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An Intelligent Gesture Classification Model for Domestic Wheelchair Navigation with Gesture Variance Compensation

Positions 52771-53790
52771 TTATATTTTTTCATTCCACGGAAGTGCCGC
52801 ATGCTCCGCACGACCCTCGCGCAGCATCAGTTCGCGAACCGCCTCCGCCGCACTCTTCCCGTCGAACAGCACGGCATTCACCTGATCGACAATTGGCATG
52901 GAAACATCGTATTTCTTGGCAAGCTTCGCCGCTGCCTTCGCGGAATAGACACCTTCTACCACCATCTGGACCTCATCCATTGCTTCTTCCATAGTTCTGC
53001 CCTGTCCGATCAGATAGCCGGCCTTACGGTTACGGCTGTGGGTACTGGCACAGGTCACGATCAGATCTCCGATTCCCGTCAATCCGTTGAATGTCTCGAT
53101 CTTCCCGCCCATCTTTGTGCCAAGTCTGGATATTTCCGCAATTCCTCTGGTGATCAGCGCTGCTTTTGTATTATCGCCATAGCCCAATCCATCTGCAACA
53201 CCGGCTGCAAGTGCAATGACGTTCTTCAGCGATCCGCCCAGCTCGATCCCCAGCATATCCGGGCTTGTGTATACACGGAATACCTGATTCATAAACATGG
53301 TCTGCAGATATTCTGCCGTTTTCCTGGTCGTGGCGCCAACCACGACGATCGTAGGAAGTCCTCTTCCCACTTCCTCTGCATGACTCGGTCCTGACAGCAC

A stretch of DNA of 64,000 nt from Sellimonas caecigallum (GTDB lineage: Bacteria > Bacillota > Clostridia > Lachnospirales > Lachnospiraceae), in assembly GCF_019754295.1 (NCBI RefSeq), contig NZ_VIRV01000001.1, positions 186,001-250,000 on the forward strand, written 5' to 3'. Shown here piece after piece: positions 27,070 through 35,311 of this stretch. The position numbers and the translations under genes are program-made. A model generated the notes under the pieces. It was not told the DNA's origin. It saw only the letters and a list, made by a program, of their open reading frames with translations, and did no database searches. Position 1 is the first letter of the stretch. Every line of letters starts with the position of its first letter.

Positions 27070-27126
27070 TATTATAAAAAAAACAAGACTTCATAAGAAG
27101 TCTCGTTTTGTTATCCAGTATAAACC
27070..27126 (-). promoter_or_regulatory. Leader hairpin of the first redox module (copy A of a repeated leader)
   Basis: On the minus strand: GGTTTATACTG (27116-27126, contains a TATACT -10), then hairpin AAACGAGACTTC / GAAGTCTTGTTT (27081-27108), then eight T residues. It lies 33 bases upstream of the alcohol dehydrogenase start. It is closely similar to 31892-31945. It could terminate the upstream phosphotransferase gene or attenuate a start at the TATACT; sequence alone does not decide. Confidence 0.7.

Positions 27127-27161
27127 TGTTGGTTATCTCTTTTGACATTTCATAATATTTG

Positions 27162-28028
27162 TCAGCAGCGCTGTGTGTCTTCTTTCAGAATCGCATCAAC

An Intelligent Gesture Classification Model for Domestic Wheelchair Navigation with Gesture... Hindawi Applied Bionics and Biomechanics Volume 2020, Article ID 9160528, 11 pages https://doi.org/10.1155/2020/9160528 Research Article An Intelligent Gesture Classification Model for Domestic Wheelchair Navigation with Gesture Variance Compensation 1 1 1 H. M. Ravindu T. Bandara , K. S. Priyanayana , A. G. Buddhika P. Jayasekara, 1 2 D. P. Chandima , and R. A. R. C. Gopura Intelligent Service Robotic Group, Department of Electrical Engineering, University of Moratuwa, Moratuwa 10400, Sri Lanka Bionics Laboratory, Department of Mechanical Engineering, University of Moratuwa, Moratuwa 10400, Sri Lanka Correspondence should be addressed to H. M. Ravindu T. Bandara; ravitharaka11@gmail.com Received 28 August 2019; Revised 2 December 2019; Accepted 4 January 2020; Published 30 January 2020 Academic Editor: Andrea Cereatti Copyright © 2020 H. M. Ravindu T. Bandara et al. This is an open access article distributed under the Creative Commons Attribution License, which permits unrestricted use, distribution, and reproduction in any medium, provided the original work is properly cited. Elderly and disabled population is rapidly increasing. It is important to uplift their living standards by improving the confidence towards daily activities. Navigation is an important task, most elderly and disabled people need assistance with. Replacing human assistance with an intelligent system which is capable of assisting human navigation via wheelchair systems is an effective solution. Hand gestures are often used in navigation systems. However, those systems do not possess the capability to accurately identify gesture variances. Therefore, this paper proposes a method to create an intelligent gesture classification system with a gesture model which was built based on human studies for every essential motion in domestic navigation with hand gesture variance compensation capability. Experiments have been carried out to evaluate user remembering and recalling capability and adaptability towards the gesture model. Dynamic Gesture Identification Module (DGIM), Static Gesture Identification Module (SGIM), and Gesture Clarifier (GC) have been introduced in order to identify gesture commands. The proposed system was analyzed for system accuracy and precision using results of the experiments conducted with human users. Accuracy of the intelligent system was determined with the use of confusion matrix. Further, those results were analyzed using Cohen’s kappa analysis in which overall accuracy, misclassification rate, precision, and Cohen’s kappa values were calculated. 1. Introduction domestic environment without getting help creates common issues like anxiety, anger, and depression which leads to poor Assistive technology for elderly and disabled people is an health conditions [4]. Therefore, it is obvious that assistive technologies should upgrade in a more intelligent manner expeditiously growing field [1, 2]. Many researches are to make human life more comfortable and healthier [5]. focused on edifying living standards of human life. Common issue with most elderly and disabled persons is navigation. Human prefers to use multiple modalities such as voice and gestures to interact with each other in a domestic envi- Since it is hard for them to move around, they need some assistance from another person or a machine. However, ronment [6–8]. Gestures included hand gestures, facial expressions, or cues which are difficult to understand even assisting is not sufficient when there are communication for human beings. Furthermore, vocal and gestural expres- problems [3]. It is hard to navigate in a domestic environ- ment with difficulties to communicate accurately. Disabled sions can be integrated to create navigation commands [9]. As an example, a person in a wheelchair might say “go there” and elderly people are increasingly observed with speech dis- orders such as apraxia of speech, stuttering, and dysarthrias. and the person can integrate hand gesture to the sentence by showing which direction that he wants to move [10]. Vocal Hence, vocal interaction becomes difficult to those among command may contain uncertain terms such as distance this community. Moreover, incapability to navigate in a 2 Applied Bionics and Biomechanics Another method has been proposed in [21] to recognize and direction expressing terms like “near,”“far,”“middle,” “left,” and “right” or place expressing terms like “here” and dynamic hand gestures using a leap motion sensor. This sys- “there” [11]. Interpreting uncertain terms are a difficult task tem can recognize simple dynamic gestures such as swipe, tap, and drawing circle to authenticate logins. However, this for a robot. Moreover, such interpretation depends on vari- ous factors such as user experience, eyesight, environment, system cannot recognize complex dynamic gestures used in and cognitive feedbacks from the environment [12–14]. a domestic navigation task. A dynamic and static gesture rec- Consideration of those factors makes vocal command ognition method has been proposed in [22] for an assistive interpretation extremely difficult. However, using an intelli- robot. This system can recognize simple dynamic gestures such as waving and nodding while simple pointed gestures gent system with a capability to understand such phrases can be unlikely to be used by humans because small error can be identified in locating places. However, this system or misinterpretation made by the system can do critical dam- cannot recognize dynamic motion commands of hand and age to a disabled or elderly human being. static commands used for navigation. Another weakness of Most elderly people show speech difficulties which make this system is the lack of flexibility in using separate fingers and the lack of real-time gesture recognition. Most dynamic it difficult to clarify voice commands given by them using speech recognition systems. Moreover, voice commands and static gestures use separate fingers. include various types of uncertainties such as time related, The hand recognition system proposed in [23] is using frequency, distance, and direction which make it hard to a Kinect sensor to get the depth map and the color map. understand. As an example, “go there” and “come here” have The use of the depth map with a color map has increased the robustness of the gesture recognition, and the Finger- position uncertainty and commands like “wait here” and “give me a minute” have time-related uncertainty. Gestures Earth Mover’s Distance method has been used to remove are widely used in navigation and also have variances any input variation or the color distortions. As this [15]. However, comparing to vocal commands, gestures method only considers distance between fingers, move- show a more detailed instruction which lead to a more ment of fingers against each other will not be detected. accurate decision of an intelligent system. If an intelligent These types of finger tremors cause gesture variances system is capable of interpreting gestures into navigation which will not be recognized in this setup. The purpose commands and a person could give navigation commands of this article is to develop a simple yet unique gesture using hand gestures for all the essential navigation tasks, it system to help navigate in domestic environments com- will be a more simple and efficient method for systems pensating above-mentioned gesture variances. The method like intelligent wheelchairs [16]. Such systems should pos- proposed in [24] has used depth image to identify real- sess a capability to interpret hand gestures while under- time dynamic hand gestures through a Hidden Markov standing variances and would be like gesture alphabet for Model (HMM). Dynamic hand gesture variances consider- navigation. Moreover, those gestures should be easily ing hand orientations, speed, and styles have been consid- remembered and able to express every essential task that ered in this system. However, miniscule variances such as may be required by a disabled or elderly person on a finger orientations, finger bone orientations, and finger wheelchair. Furthermore, misunderstanding of unintended speeds have not been considered in this system. There is hand movements can create critical situations. Therefore, another method that has used the HMM to space-time safety precautions should be also considered [17]. hand movement pattern in a 3D space [25]. In this A method has been proposed in [18] to recognize method, they have considered hand movement, palm ori- dynamic hand gestures of human hand using a RGB depth entation in a 3D space to compensate for the hand gesture camera. The system is capable of automatically recognizing variances or tremors. However, it fails to identify the fin- hand gestures against a complicated background. However, ger movements against the palm orientation usually seen the system is capable of identifying limited navigation com- among elderly. There are many hand gesture recognition mands, and the system is designed to control a mobile robot systems that have been developed in order to recognize using hand gestures. Therefore, the robot can perform only most static and dynamic hand gestures. However, very the basic robot motions. A real-time hands-free immersive few have tried to compensate the involuntary hand gesture image navigation system that can respond to various gestures variance. Systems introduced in [26, 27] have tried to and voice commands has been proposed in [19]. The system define more features in order to minimize all static and has a capability to identify a wide range of hand and finger dynamic variances or tremors. To avoid overfitting and gestures and voice commands using Kinect and leap motion redundancy, they have used 2 level classifier fusion to filter sensors. However, the system is specifically designed for out the unnecessary features. Even with about 44 features, image navigation, and it does not possess any motion naviga- individual classifiers, and 2 level fusions, the system in tion understanding capability. [26] has failed to compensate the finger tremors. Since An intelligent wheelchair with hand gesture recogni- they [26, 27] have not considered finger angles against tion facility is developed in [20]. The wheelchair can be the palm orientation or bone angles, fusion of those fea- controlled through basic hand gestures such as FOR- tures into their methods become tediously difficult. The WARD, BACKWARD, and RIGHT/LEFT. However, this system developed in [28] has introduced a gesture vocab- wheelchair is not capable of recognizing more complex ulary to operate a mobile phone as opposed to the system static and dynamic gestures, and recognition of tasks is proposed in this article. However, this system has consid- not in real time. ered both large scale hand gestures and small scale Applied Bionics and Biomechanics 3 State identification module Gesture recognition State controlling module Static gesture identification module Gesture clarifier Dynamic gesture identification module Gesture identifier Gesture memory Figure 1: System overview. Therefore, tremors in the elderly people will not be a gestures in which miniscule gesture variances matter. Bayesian linear classifier has been used in small scale ges- cause of confusion for the navigation system. The overall functionality of the proposed system is explained in Section tures while HMMs have been used in large scale gestures. However, finger movements, bone angles, or finger orien- 2. The proposed concept to create a gesture model and fea- tations which were not considered in the features and var- ture extraction process is explained in Section 3. Experi- iances in both static and dynamic gestures will not be mental results are presented and discussed in Section 4. compensated by using individual classifiers. Finally, the conclusion is presented in Section 5. Therefore, this paper presents a novel method to rec- ognize dynamic and static motion-related hand gestures 2. System Overview even with tremors, based on a gesture classification model for wheelchair users with speech disorders. A complete Overall functionality of the proposed system is shown gesture model with essential navigation commands is in Figure 1. The proposed system is capable of identi- defined. It can be used to navigate an intelligent wheel- fying static and dynamic gestures and interpreting those chair through a domestic environment. Elaborated feature gestures into navigation commands. Gesture Memory set is extracted in order to compensate for user variances (GM) is built based on identified gestures from a human that occur in gestures. study which are capable of creating every essential navi- The purpose of this article is to develop a hand gesture gation task in a domestic environment. Moreover, user’s model to help a wheelchair user to navigate in a domestic capability to remember and recall gestures is also environment. Therefore, the gestures designed have to evaluated. cover all possible navigation scenarios. These gestures will Gesture recognition module extracts the information of vary as static, dynamic, palm, and finger gestures. A sys- hand skeleton using a leap motion sensor, and extracted tem should be able to recognize not only both static and data is sent to the Gesture Clarifier (GC) for clarification dynamic gestures, but it should be able to compensate of gestures into static and dynamic gestures based on ges- hand and finger tremors happening among elderly. A sys- ture features. Static Gesture Identification Module (SGIM) tem should be able to identify different variations of the and Dynamic Gesture Identification Module (DGIM) same gesture from one user to the other. In summary, understand and identify the navigation command related none of the above existing systems was not specifically to the observed gesture. State Identification Module designed as a gesture model for navigation. There were (SIM) works together with GC, SGIM, DGIM, and State few which worked as a sign language gesture model. How- Controlling Module (SCM) in order to differentiate ges- ever, those gesture vocabularies will not be effective for tures and unintended hand movements. SCM understands the purpose of this article. Gesture recognition methods user requirement to use a gesture identification system by and tools used in the above systems have focused in the controlling most prioritized gesture commands such as accuracy of a gesture. Some systems have considered ges- “Turn on” and “Turn off.” ture variances caused by palm tremors. However, none of them has considered finger tremors and finger bone 3. Gesture Model angles as possibilities. In this article, we are not only focusing on developing a specifically designed gesture 3.1. Human Study I: Identification of Navigation Commands. vocabulary but also considering all possible variations of Natural human communication consists of multiple the same gesture. modalities like voice and hand gestures. Therefore, defined 4 Applied Bionics and Biomechanics Turn slightly right participants used hand movements. Other important ten- 6% dency was that participants liked to use both static and Others Turn slightly le dynamic gestures more evenly. These commands are also 6% 6% found to be two types: finger-pointing gestures and palm- opening gestures. Numbers of fingers used by the partic- Slow down ipants were unpredictable in pointing gestures, and 2% Turn around mainly one finger or two fingers were used. Dynamic ges- 5% Go forward tures were mainly used to express movements and direc- Stop 40% tions that a wheelchair needs to execute. 5% 3.3. Hand Gesture System. Navigation commands of a Turn right wheelchair user should cover all the possible navigation 15% scenarios. If the user has vocal abilities, the commands will Turn le 15% include information covering exact instructions. For an intelligent wheelchair to work through only hand gestures, they should be simple, clear, and accurate. The proposed Figure 2: Frequency of navigation commands. gesture system is based on all basic navigation scenarios. These hand gestures are simple and clear. Out of the hand gestures defined, dynamic gestures were used to represent hand gestures should have been able to replace all possible navigational commands. In order to identify the com- motion instructions. Defined hand gestures are given in Figure 3. mands used by wheelchair users during basic navigation, The gesture system was built based on the following a human study was conducted. 20 wheelchair users of age 55 to 70 have participated in the study. Participants considerations. were asked to guide their wheelchair using hand gestures (1) Defined hand gestures should be simple, clear, and or voice or multimodal interaction. Natural navigation accurate command identification was the priority. Hence, interac- tion method was not limited to hand gestures. Location (2) Gestures should be defined in a way that a user can is changed in order to cover all possible navigation scenar- navigate through a path using a minimum number ios. Participants did not have any prior knowledge of the of gestures locations or the previous study results. Hence, the accu- racy of the results was ensured, and repetition of results (3) A user should be able to remember and recall the was avoided. All possible navigation commands were defined hand gestures. To ensure user’s adjustabil- recorded, most frequent commands were identified, and ity to the gesture system, a human study was con- the graphical representation of the identified command ducted. Details of this study are explained in frequencies is given in Figure 2. Sections 4.1 and 4.2 Most frequent commands identified above were consid- (4) Significant difference should be identified among ered for the proposed gesture system. hand gestures. Therefore, users will not have any confusion with gestures 3.2. Human Study II: Hand Gesture Identification. A human study was conducted in order to understand the (5) A hand gesture system should have both static and hand gesture features used by wheelchair users for the dynamic gestures in order to mitigate inaccuracies identified navigational commands. A group of 20 people caused by the leap motion sensor randomly selected from the same age group (55 to 70) 3.4. Feature Extractions. Hand gestures accompanied with participated in the study. Participants were asked to exe- cute the basic navigation commands, identified in the vocal interaction tend to be both voluntary and involun- human study I using only the hand gestures. Data col- tary. These gestures carry information such as direction lected in this study were used to build the gesture system and motion. For a wheelchair user with vocal disabilities, that will be elaborated later. A leap motion sensor was these hand gestures could be considered as the primary modality. Even though there are gesture systems such as used to track hand gestures, and raw data collected through that were processed to identify the gesture fea- American sign language, the execution of these gestures tures. Most predominant hand feature associated in exe- differs from one elderly person to the other. To compen- cuting each command was recorded. Results are shown sate for this variation, bone angles as explained below in Table 1. Frequently used hand features for each gesture were used. Defined gesture system consists of two main forms of were used as a basis in feature extraction. Two main types of hand gestures were identified as gestures: dynamic gestures and static gestures. Static ges- static gestures (pointers or poses) and dynamic gestures tures are nonmoving hand poses which can be modeled (hand movements). Static gestures were mainly used in through basic hand features. Dynamic gestures are mod- subtle motion commands like Stop, Turn around, and eled using dynamic hand features like finger movement Turn slightly left/right. For vigorous motion commands, and hand movement. Applied Bionics and Biomechanics 5 Table 1: An analysis of hand feature frequencies associated with navigation commands. Fingers Navigation command Palm orientation Palm movement Fingertip movement Finger bones Single finger Multiple fingers Go forward 92% 32% 28% 6% 44% 56% Turn left 84% 75% 42% 18% 8% 48% Turn right 82% 75% 44% 16% 7% 52% Stop 96% 68% 64% 24% 18% 74% Turn around 98% 56% 86% 77% 14% 84% Slow down 98% 87% 54% 21% 19% 72% Turn slightly left 90% 34% 97% 42% 47% 52% Turn slightly right 89% 35% 98% 44% 46% 53% (a) (b) (c) (d) (e) (f) (g) (h) (i) (j) (k) (l) Figure 3: Navigation gestures: (a) Go forward, (b) Stop, (c) Go backward, (d) Hard left, (e) Hard right, (f) slightly left, (g) Slightly right, (h) Turn around, (i) Slow down, (j) Go faster, (k) Turn off, and (l) Turn on. (1) Palm orientation. Palm orientation was taken based be addressed by Quaternion angles. The main lim- on leap motion coordinates. The pitch angle, roll itation of using Euler angles is that difficulty in angle, and yaw angle of the palm depict the ori- interpolating between two orientations of an object entation. Pitch angle is the angle rotated around smoothly [29] the +Y axis, roll angle is the angle rotated around (2) Finger bone angles. Bone angles of fingers with the +X axis, and Yaw angle is the angle rotated respect to the metacarpal bone of the hand are around the +Z axis. As illustrated in Figure 4, the extracted. These angles are shown in Figure 5. Hence, Quaternion angle theory is used to take the yaw, even when (i) Slow down, (j) Go faster, (k) Turn off, pitch, and roll of the x, y, z vectors relative to a single and (l) Turn on, fingers have improper position that vector. Usually Euler angles are used as it has the will not affect the gesture recognition. As shown in ability to take the vectors relative to each other. Figure 5, the angles of distal (α), proximal (β), and But Euler angles have certain limitation that can 6 Applied Bionics and Biomechanics Mean fingertip Index fingertip velocity (F ) velocity (F) Mean bone angles Index bone angles (M1, (B1, B2, B3) M2, M3) Middle bone angles Roll angle (P1) (B4, B5, B6) Pitch angle (P2) Yaw angle (P3) Palm velocity (V1) umb bone angles (T1, T2) Figure 4: Features extracted from hand skeleton. +X +Z +Y → Figure 5: Hand features. intermediate (γ) bones with respect to the metacarpal fingers were considered specifically since most of bone were calculated using Equation (1). These the navigational gestures identified were associated angles were taken for the index finger and middle with them. As the ring finger and pinky finger finger. For the thumb finger, only the distal and are tightly associated couple, the average of distal, proximal, and intermediate angles was considered. proximal bone angles were taken as the thumb does not have an intermediate bone. These three Navigational gestures defined have sole ring or Applied Bionics and Biomechanics 7 F = fingertip velocity of Finger 1 F = fingertip velocity of Finger 2 F = mean value for fingertip velocity of Fingers 3 and 4 K = captured frame from a leap motion sensor n = frames taken from a leap motion sensor from 0.25 s intervals Require:: F , F , F, V 1 2 1 Ensure: : Activation Module for ‘K’ in n do if F > 0or F > 0orF > 0 and V > 0 then 1 2 1 Change state to waiting end if end for if F > 0or F > 0orF > 0 and V > 0 then 1 2 1 Activate DGIM Activate SCM else Activate SGIM end if Algorithm 1: Gesture Clarification Algorithm. pinky finger features. But it was important to get Require: : activate separate features for other three fingers as they Ensure: : DGIM activation were included separately in the hand gestures. if activate = 0 then Here, the direction of metacarpal bone, proximal DGIM =1 activate bone, intermediate bone, and distal bone is if gesture = ‘Turn off’ then ! ! ! ! denoted by p, q, r , and u, respectively. Activate waiting state DGIM =0 activate else Deactivate waiting state p = b − a, DGIM =1 activate end if ! ! q = c − b, end if ! ! r = d − c , ð1Þ Algorithm 2: DGIM Activation Algorithm ! ! u = e − d , u ⋅ p −1 α = cos : 3.5. Gesture Classification. Artificial Neural Networks u ⋅ p kk  (ANNs) have been developed to identify and clarify dynamic and static gestures. Each Static Gesture Identification Module (SGIM) and Dynamic Gesture Identification Module (DGIM) consist of an ANN. Gesture Clarifier (GC) consists The calculation of other two angles was done using the of Algorithms 1 and 2 to distinguish dynamic gestures from same approach static gestures. GC priorities dynamic gestures since critical (3) Fingertip velocity. To detect the dynamic gestures commands like “Turn off” and “Turn on” are defined in DGIM. It controls system state based on prioritized com- defined, fingertip velocity of the index finger was mands. If received navigation command was “Turn off,” the considered. Two different inputs were considered GC will isolate GI from DGIM and SGIM and wait for the for both magnitude and direction of the velocity next command to be “Turn on.” Moreover, when a gesture vectors. Also, mean fingertip velocity of other fin- confirmation is identified by GC and SCM, the appropriate gers was considered to detect finger movements. submodule will be activated. All the properties considered are shown in SGIM consists of an ANN that has 14 inputs (B1, B2, Figure 4 B3, B4, B5, B6, M1, M2, M3, T1, T2, P1, P2, and P3). (4) Palm velocity. To detect the palm movement of the There are two hidden layers in that ANN, and the output hand, palm velocity magnitude and direction were layer has four outputs (N1, N2, N3, and N4). The output considered as inputs. Palm orientation angles were of the SGIM represents a static navigation command number from 1 to 12. DGIM consists of an ANN that also input features to detect dynamic gestures 8 Applied Bionics and Biomechanics (a) (b) Figure 6: Research platform during experiment session. Table 2: Result of experiment I. has 5 inputs (C1, C2, Q1, Q2, P1, P2, P3, and V1) and 4 outputs (N5, N6, N7, and N8). The output of the DGIM Command Navigation Exp. Exp. Exp. Exp. represents a dynamic navigation command number from no. command 1 2 3 4 1 to 12. Both outputs of the SGIM and DGIM were in binary a Go forward 98% 99% 99% 99% numbers. Both ANNs use a sigmoidal function as the activa- b Stop 99% 99% 98% 100% tion function. c Go backward 98% 98% 97% 98% d Hard left 95% 97% 97% 94% 4. Result and Discussion e Hard right 95% 97% 97% 95% To evaluate the validity and accuracy of the proposed intelli- f Slightly left 94% 95% 98% 89% gent gesture system, experiments were carried out from two g Slightly right 93% 95% 98% 91% aspects: (a) accuracy of remembering and recalling of the h Turn around 95% 95% 98% 98% defined gestures and (b) accuracy and robustness of the intel- i Slow down 96% 97% 97% 99% ligent hand gesture recognition system. System was imple- j Go faster 95% 96% 98% 99% mented on the intelligent wheelchair explained in [20]. To k Turn off 100% 100% 98% 100% carry out the experiments, a group of participants of 20 l Turn on 99% 100% 100% 100% wheelchair users were randomly selected. They were selected from three age groups of 20 to 30, 30 to 55, and over 55 years. Participants were generally healthy with no cognitive impair- ments except for mobility impairment of legs. The research navigation command. Percentage accuracy of recalling the platform during the experiment session is shown in hand gesture for each navigation command was recorded Figures 6(a) and 6(b). as Exp. 1. In the next step, each participant was asked to The implementation of the developed intelligent sys- recall the navigation command for a randomly given hand tem requires a high-performing smart wheelchair with fast gesture. Percentage accuracy of recalling the navigation and reliable computing power. For this purpose, we used a command for each hand gesture was recorded as Exp. 2. wheelchair robot which is developed in our laboratory that After that, participants were asked to recall all the naviga- has basic navigational capabilities. In this wheelchair, we tion commands in one go. Percentage accuracy of recalling have installed an industrial grade high-end computer in a navigation command was recorded for this step as Exp. which DDR4 SO-DIMM memory is 32 GB and processor 3. Finally, each participant was given a fixed navigation is a 6th generation i7 quad core (3.6 GHZ). Also, to path, and they were asked to guide themselves with hand increase the computational capacity, a SSD memory of gestures defined in the system. Navigation path was 1 TB is installed. To compensate for the high performance selected considering all the navigation commands identi- ° ° and rugged operation, it can withstand from -20 Cto60 C fied. Percentage accuracy of remembering each gesture in temperature. These are essential for the intelligent system a task situation was recorded as Exp. 4. Recorded data is to work properly since training and execution will take a presented in Table 2. Boxplots given in Figures 7(a) and lot of computational power. 7(b) show the remembering and recalling capability of each dynamic and static hand gesture. 4.1. Experiment I. A detailed presentation of the navigation commands and relevant hand gestures was shown to each participant. They were asked to memorize the commands 4.2. Experiment II. Participants were given a specific naviga- and gestures for 15 minutes. Then, each participant was tion task to complete using hand gestures. Navigation path of asked to recall the relevant hand gesture for randomly given the task was planned in a way that all gestures were utilized. Applied Bionics and Biomechanics 9 a b c d e (a) fg h i j k l (b) Figure 7: Boxplots to represent remembering and recalling capability of each dynamic and static hand gesture. Table 3: Confusion matrix for identification of static gestures. ab c d e a 0.99 0.01 b 0.97 0.03 c 0.02 0.98 C G 12 m d 0.01 0.99 e 0.01 0.99 .95 confidence interval Observed Standard kappa error Lower limit Upper limit 0.9648 0.0145 0.9363 0.9933 ticular hand gesture are given in the confusion matrix given in Tables 3–5. 13 m In the experiment I, participants showed almost per- fect memory of basic navigation commands such as “Go Figure 8: Experiment II setup. Participants were asked to give gesture forward,”“Stop,”“Go backward,” and “Turn on/off” com- instructions for the path A > B > C > D > E > F > E > D > C > G. mands. Recalling accuracy percentage of most navigation commands was in the high 90s except for “Slightly right/- Navigation task and fixed path are given in Figure 8. Each left” commands. As mentioned in Table 2, Exp. 2 accura- participant had to guide themselves using the hand ges- cies are higher than Exp. 1. Therefore, it can be deduced tures, and the proposed system classified the hand ges- that recalling navigation command for hand gesture is tures. This process was repeated for all the participants. easier. Exp. 4 values are slightly lower than other accu- System recognition accuracies were recorded for each hand racy values. Recalling hand gestures during a task is gesture. Rates of success and failure in recognizing a par- tougher than in any situation. Overall, almost all accuracy 10 Applied Bionics and Biomechanics Table 4: Confusion matrix for identification of dynamic gestures. 5. Conclusions fg h i jkl This paper proposed a novel method to identify hand ges- tures related to navigation based on a gesture recognition f 0.95 0.01 0.04 model with compensations for user variances. An intelligent g 0.01 0.99 gesture identification system was introduced in order to h 0.04 0.96 0.01 clarify gestures with high precision. Bone angles with i 0.03 0.97 respect to metacarpal bone were introduced as novel fea- j 0.03 0.97 tures in order to elevate identification of gesture variances. k 1.00 The system is capable of eliminating complications due to l 1.00 user inability in executing precise hand gestures. An intelli- gent clarification system has been implemented to separate .95 confidence interval Observed Standard static and dynamic hand gestures. Experimental results kappa error Lower limit Upper limit confirmed that the wheelchair users with speech disabilities 0.9879 0.003 0.9819 0.9939 can remember and recall the proposed hand gesture system. Therefore, the proposed gesture model can be considered as user friendly, and it is concluded that the proposed intelli- Table 5: Confusion matrix for identification of dynamic and static gent gesture recognition system can recognize user hand gestures. gestures with a high accuracy. Static Dynamic Data Availability Static 24 1 25 Dynamic 2 23 25 The data used to support the findings of this study are 26 24 included within the article. Accuracy 0.94 Misclassification rate 0.06 Conflicts of Interest Precision 0.95 The authors declare that they have no conflicts of interest. Cohen’s kappa 0.88 (>0.81) Acknowledgments values are higher than 90% and for most critical gestures such Turn on/off has almost perfect recalling accuracy. This work was supported by the National Research Council Therefore, it can be proved that the proposed gesture sys- Grant Number 17-069 and the Center for Advanced Robotics tem is user friendly and easy to memorize. (CAR), University of Moratuwa. In the experiment II, three confusion matrices were cre- ated in order to validate the recognition accuracies. For the References two hand gesture recognition systems, static and dynamic, recognition accuracies were shown for each hand gesture. [1] S. Yusif, J. Soar, and A. 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An Intelligent Gesture Classification Model for Domestic Wheelchair Navigation with Gesture Variance Compensation